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Dine on Design: London’s best-looking restaurants

From Latin American splendour to a chic French corner, London’s most stylish venues put presentation on a par with cuisine.

With a selection of places to eat, drink and feast on fabulous design, we celebrate the spaces that don’t compromise on ingredients or decor.

A glamorous pub conversion, a lower ground fine dining experience and a concept store meets restaurant with a Seventies twist are in the mix.


Whether you are seeking interiors inspiration or fancy a delectable dinner these are the spots to know…

Casa Cruz

Where? On leafy Clarendon Road in Notting Hill.

Design details: The vision of charming restaurateur and designer Juan Santa Cruz, this vibrant haunt is wonderfully glamorous. Cruz left behind a career in finance and business to pursue his passion for hospitality and interiors much to the delight of everyone who visits his super stylish restaurants. The early Victorian property had a previous guise as a pub. The building’s original details stand strong, including the tall, dual aspect window cornices on the upper floors which were spared during the Blitz.

Inside blends the traditional and the contemporary. Copper, a signature of Cruz’s native Argentina, glistens from the moment you enter the two-storey venue. It lines the walls and railings and is offset with infinity mirrors (even in the bathroom) to create a twinkling environment. Seating is a sumptuous emerald green and there is a sunburst design woven into the carpet. Each floor has a statement bar and there is a heated outdoor roof terrace.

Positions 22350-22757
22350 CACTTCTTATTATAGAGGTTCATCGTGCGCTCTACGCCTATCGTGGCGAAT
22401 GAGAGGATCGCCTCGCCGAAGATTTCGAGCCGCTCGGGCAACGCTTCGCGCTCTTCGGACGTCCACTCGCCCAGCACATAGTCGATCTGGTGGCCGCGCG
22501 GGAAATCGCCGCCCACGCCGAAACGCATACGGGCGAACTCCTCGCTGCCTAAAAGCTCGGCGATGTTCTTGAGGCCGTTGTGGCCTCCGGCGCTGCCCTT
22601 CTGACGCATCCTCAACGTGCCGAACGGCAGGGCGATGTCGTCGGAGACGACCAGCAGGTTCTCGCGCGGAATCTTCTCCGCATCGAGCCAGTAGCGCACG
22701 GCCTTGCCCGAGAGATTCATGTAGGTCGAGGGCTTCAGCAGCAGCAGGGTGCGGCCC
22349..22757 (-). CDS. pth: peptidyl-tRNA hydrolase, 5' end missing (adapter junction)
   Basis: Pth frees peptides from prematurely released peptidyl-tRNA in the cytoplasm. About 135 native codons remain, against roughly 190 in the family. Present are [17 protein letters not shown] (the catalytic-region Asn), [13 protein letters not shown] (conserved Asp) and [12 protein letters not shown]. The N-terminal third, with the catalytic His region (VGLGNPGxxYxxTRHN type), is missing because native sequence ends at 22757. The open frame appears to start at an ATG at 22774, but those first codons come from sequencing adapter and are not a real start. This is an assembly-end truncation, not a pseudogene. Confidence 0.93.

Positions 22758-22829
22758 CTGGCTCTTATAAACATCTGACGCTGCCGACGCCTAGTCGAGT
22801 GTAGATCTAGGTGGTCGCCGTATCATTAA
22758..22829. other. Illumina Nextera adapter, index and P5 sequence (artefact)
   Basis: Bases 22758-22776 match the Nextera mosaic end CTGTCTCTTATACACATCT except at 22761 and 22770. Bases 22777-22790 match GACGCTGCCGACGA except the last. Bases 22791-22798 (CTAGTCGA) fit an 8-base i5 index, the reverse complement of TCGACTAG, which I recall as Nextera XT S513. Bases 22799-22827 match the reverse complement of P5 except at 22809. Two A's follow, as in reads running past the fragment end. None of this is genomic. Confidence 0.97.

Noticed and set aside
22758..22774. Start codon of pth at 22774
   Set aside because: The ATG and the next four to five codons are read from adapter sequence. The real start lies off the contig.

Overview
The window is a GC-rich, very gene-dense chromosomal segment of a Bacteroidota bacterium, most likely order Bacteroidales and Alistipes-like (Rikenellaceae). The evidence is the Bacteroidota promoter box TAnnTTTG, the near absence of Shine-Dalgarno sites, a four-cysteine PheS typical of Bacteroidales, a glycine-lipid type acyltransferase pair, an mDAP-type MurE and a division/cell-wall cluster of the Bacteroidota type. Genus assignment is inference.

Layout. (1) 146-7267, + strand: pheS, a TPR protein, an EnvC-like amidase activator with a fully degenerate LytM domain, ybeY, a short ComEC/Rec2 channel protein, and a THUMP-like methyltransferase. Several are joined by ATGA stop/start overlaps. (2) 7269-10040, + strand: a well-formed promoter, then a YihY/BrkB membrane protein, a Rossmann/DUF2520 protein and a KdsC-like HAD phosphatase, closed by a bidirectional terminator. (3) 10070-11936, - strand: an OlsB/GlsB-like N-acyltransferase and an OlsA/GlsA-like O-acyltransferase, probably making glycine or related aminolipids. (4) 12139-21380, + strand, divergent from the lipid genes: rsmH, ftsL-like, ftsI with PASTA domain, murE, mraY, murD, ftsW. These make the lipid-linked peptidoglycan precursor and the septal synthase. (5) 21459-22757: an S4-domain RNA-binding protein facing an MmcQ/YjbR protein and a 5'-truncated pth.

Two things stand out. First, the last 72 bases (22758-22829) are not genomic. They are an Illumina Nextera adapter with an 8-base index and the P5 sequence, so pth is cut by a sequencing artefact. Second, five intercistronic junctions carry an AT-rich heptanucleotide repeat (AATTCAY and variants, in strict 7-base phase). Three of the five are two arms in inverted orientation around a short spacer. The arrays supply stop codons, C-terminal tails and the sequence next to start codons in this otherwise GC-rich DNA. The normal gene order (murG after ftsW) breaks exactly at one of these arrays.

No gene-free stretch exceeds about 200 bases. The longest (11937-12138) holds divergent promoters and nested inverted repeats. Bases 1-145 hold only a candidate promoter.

This is a place worthy of your favourite new outfit as you sip on a glorious cocktail and savour the beautifully prepared South American and Latin cuisine under the helm of new head chef Gaz Herbert (formerly of Ikoyi). A joy in every

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London’s most magical and eccentric house reopens to the public this week

In the basement kitchen of Sir John Soane’s Museum in Lincoln’s Inn Fields – which reopens this week – there’s a mummified whippet half stuck into a bread roll. It’s not an insight into the domestic catering arrangements of one of England’s greatest architects. It’s part of a show called ‘Degrees of Truth’ by artist duo Langlands & Bell. Their works are scattered throughout the house, which now has a one-way system in place. The exhibition closed along with the museum back in March. Langlands & Bell found the grisly dried-out pooch on a stall in Brick Lane market and incorporated it into their work. You sort of picture the dog alive and in the house, snoozing in front of the range. Then you realise that this connection is momentary – the dog and the house have interacted for the first and only time in their respective histories.

Sir John Soane's Museum
Photograph: Chris Waywell

Sir John Soane’s London house makes time work like this. It’s full of dead things. I mean, full. The architect, who was responsible for the Bank of England, Dulwich Picture Gallery, Pitzhanger Manor and many other significant commissions, made his own home a strange and delirious living museum of the dead, with a ‘sepulchral chamber’ in the cellar containing a sarcophagus, statues of the dead, paintings of ruins. It’s not remotely morbid, or gloomy or gothic. It’s an artful balance of light and shade, colour and blackness: a dreamspace. 

Sir John Soane’s Museum
Photograph: Chris Waywell

Actually, Langlands & Bell are a weirdly good fit for Sir John Soane’s Museum. Their preoccupations – how spaces and buildings both reflect and define the individual, how power structures and physical structures overlap, how history and the future exist in the present – chime with many of Soane’s ideas: an avant-garde architect in thrall to

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